You can buy glass tape and epoxy yourself from EIS Sales or even McMaster-Carr. Or if you know of a local transformer shop or even a local motor shop they can probably sell you/give you the stuff very inexpensively since they buy it in bulk. Those bundles are groups of parallel flat wires...it will look like "ribbons". Once you verify that nothing has been seriously damaged then just reinsulate. Even if the insulation is damaged you can take strips of glass tape and lay between them then wrap the whole bundle. I'm probably giving away the shop secrets but once in a while things like this happen and every shop will make minor repairs as long as it doesn't compromise the product.
 

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What the heck happened there? The frayed tape second row in on the top damaged row looks like there might be an interesting story there.:D
 

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Discussion Starter · #26 ·
That doesn't look bad at all. The tape is just glass tape. Slice it open with a utility knife and check what the damage is, if anything. It looks like it shouldn't be a problem. Then rewrap tightly with glass tape and coat everything in epoxy. Getting glass tape started can be tricky...if it doesn't stick you can use a piece of vinyl tape (88/33+) or even just tie a knot in it back along where you have good insulation.

You can buy glass tape and epoxy yourself from EIS Sales or even McMaster-Carr. Or if you know of a local transformer shop or even a local motor shop they can probably sell you/give you the stuff very inexpensively since they buy it in bulk. Those bundles are groups of parallel flat wires...it will look like "ribbons". Once you verify that nothing has been seriously damaged then just reinsulate. Even if the insulation is damaged you can take strips of glass tape and lay between them then wrap the whole bundle. I'm probably giving away the shop secrets but once in a while things like this happen and every shop will make minor repairs as long as it doesn't compromise the product.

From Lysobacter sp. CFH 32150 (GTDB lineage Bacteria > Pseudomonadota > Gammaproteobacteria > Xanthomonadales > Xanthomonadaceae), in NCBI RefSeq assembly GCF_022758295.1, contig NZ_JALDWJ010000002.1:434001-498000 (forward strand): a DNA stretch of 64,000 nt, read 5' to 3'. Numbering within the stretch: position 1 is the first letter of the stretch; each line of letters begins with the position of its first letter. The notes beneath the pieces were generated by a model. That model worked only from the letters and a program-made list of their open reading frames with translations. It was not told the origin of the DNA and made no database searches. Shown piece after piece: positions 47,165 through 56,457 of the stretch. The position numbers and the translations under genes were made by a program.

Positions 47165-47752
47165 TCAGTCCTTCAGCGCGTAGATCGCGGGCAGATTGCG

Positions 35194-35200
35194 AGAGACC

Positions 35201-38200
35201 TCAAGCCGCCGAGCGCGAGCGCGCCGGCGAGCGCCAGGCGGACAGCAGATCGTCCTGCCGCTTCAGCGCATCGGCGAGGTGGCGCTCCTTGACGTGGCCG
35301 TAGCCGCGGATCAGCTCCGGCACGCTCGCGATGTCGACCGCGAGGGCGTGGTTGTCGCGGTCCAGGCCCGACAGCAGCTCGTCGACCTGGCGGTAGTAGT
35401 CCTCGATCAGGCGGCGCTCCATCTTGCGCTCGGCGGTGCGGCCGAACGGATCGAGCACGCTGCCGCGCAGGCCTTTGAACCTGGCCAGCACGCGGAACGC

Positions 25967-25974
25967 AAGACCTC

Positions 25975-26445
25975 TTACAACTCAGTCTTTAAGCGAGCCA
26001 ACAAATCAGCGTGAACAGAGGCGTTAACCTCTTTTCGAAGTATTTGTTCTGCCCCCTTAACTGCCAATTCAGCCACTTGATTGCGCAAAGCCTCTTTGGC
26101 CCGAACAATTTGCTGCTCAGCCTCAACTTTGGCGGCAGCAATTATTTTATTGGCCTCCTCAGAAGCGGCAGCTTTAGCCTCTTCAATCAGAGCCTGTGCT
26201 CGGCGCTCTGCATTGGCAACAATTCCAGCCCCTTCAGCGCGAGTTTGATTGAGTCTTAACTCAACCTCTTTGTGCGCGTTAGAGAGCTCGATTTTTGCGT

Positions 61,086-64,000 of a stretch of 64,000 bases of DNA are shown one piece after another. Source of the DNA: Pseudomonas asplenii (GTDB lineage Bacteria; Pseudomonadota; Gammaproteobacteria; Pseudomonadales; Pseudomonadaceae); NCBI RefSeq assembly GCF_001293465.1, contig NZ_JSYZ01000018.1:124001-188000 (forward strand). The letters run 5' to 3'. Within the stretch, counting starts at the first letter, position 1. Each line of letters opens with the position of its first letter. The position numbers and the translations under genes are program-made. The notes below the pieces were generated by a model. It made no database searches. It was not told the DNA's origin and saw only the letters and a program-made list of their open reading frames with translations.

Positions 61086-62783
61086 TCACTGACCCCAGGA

Would a glass cloth electrical tape like this work: https://www.amazon.ca/3M-Glass-Clot...=1663631309&sprefix=glass+tape,aps,150&sr=8-4
or a ACRYLIC GLASS FILAMENT TAPE like this be better
 

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Can a dry type transformer winding be repaired without rewinding the whole transformer. 4 inches of the very outer winding got slightly dented and a little bit of the varnish and tape came off. This transformer is 25kv (7.65kv per phase)
First question I have is who are you, you did not fill out your profile are you a Contractor, Owner of equipment, Project manager?
The reason is each one will have a different reason for asking this question.
As the owner/customer my answer is no, not worth the risk.
As the PM my answer is no, the delay is better than the risks.
As the EC my answer is hell no, if it has an issue later on not worth the risk of you being on the hook for lost down time once building is running.

Even if it tests and powers up now once it start vibrating later it may wear thru or after it is fully loaded and heats up it may fail.

Your choice but whoever is footing the bill is paying for NEW equipment, not a repaired piece.

Cowboy